Color Gradient Generator

Tuesday, November 12, 2013

A while back, I created a WPF Mandelbrot Set program with zoom abilities. I demonstrated the use of async/await for writing code that works asynchronously (to keep the UI responsive), but is easy to write as synchronous code. Here’s a sample image:The image is grayscale, so I wanted to make it use colors, to indicate the level of “being part of” the Mandelbrot set. The problem here is how to create a nice color gradient that moves smoothly from color to color.One possible option might be to leverage an existing class, such as WPF’s LinearGradientBrush, set up a bunch...

Using the Async CTP With Windows Phone

Saturday, January 7, 2012

The Async CTP that exposes C# 5.0 features to be used with asynchronous programming is not just for the full .NET Framework. There are versions for Silverlight (4 and 5) and even Windows Phone (which can be viewed as Silverlight 4, but has a separate supporting assembly). To demonstrate, I’ve adapted my sample of the Mandelbrot set to Windows Phone, while taking advantage of the async features to keep the UI responsive. After creating the initial Silverlight for Windows Phone project, I’ve added a reference to the async CTP library, which can be found under {MyDocuments}\Microsoft Visual Studio Async...
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Calculating PI in .NET

Friday, December 30, 2011

I always loved mathematics. Although I’m certainly not a mathematician by profession, I’m always intrigued and inspired by math’s pureness and cleverness. One of the simplest and fascinating aspects of math is the number PI. Described simply as the ratio of a circle’s circumference to its diameter, it’s a constant with infinite digits after the decimal point and most importantly, non repeating (at least as far as I know). There are many ways to calculate PI, as evident within the PI Wikipedia link. I wanted to see how I can get a large number of digits of...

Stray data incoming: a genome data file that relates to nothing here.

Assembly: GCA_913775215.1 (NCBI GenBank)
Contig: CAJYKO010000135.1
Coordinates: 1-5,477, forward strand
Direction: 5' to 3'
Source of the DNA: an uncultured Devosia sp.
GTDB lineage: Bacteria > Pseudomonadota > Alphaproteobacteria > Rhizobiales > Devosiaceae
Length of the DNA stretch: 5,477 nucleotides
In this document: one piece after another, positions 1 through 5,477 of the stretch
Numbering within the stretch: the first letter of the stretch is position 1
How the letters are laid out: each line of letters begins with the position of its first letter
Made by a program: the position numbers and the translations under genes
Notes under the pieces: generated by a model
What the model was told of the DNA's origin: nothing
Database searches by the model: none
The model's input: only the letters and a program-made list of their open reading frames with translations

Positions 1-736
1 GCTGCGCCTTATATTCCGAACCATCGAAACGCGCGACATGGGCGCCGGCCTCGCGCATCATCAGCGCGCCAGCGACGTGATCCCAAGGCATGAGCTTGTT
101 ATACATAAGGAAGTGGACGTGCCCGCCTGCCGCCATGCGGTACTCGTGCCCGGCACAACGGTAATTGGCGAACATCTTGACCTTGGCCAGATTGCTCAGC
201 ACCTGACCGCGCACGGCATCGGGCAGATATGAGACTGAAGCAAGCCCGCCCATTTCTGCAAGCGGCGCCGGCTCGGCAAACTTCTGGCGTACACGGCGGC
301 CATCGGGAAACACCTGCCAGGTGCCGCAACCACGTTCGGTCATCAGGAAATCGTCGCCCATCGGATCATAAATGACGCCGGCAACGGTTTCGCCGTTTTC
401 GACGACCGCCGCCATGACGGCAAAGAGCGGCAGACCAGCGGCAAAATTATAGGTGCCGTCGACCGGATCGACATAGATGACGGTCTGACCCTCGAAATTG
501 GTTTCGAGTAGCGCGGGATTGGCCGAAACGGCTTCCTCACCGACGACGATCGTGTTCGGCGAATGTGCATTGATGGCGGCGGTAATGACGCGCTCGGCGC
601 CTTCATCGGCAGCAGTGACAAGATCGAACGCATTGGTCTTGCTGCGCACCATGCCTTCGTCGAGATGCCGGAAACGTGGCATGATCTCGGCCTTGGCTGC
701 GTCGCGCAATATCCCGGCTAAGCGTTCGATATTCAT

Mandelbrot Set with C# 5.0 Async support

Monday, November 21, 2011

I’ve always been fascinated by the Mandelbrot set. It’s an intriguing set, and the fractals created are truly mind boggling. (for more information on the Mandelbrot, and other such sets, you can start with the above Wikipedia link). As part of my preparation for tomorrow’s session on C# 5.0 asynchronous programming, I’ve decided to create a WPF application to view and explore the Mandelbrot set, while taking advantage of those new asynchronous features. This turned out to be rather fun. Here’s the initial output: Now you can mark a rectangular are to zoom in: ...

The Return (Appearance) of the Complex Type

Tuesday, October 27, 2009

Early in the ads for .NET 4.0, there were rumours about two types dealing with numeric stuff, BigInteger and Complex. In the Beta 1 phase, BigInteger has appeared (I’ve briefly blogged about it), but Complex was nowhere to be found. With the advent of .NET 4.0 Beta 2, I was happy to find the emergence of the Complex type in the System.Numerics namespace (and these numeric types have been moved to their own System.Numerics.Dll assembly). Complex is, of course, represents a complex number, with a Real part and an Imaginary part. It hosts all the usual expected...
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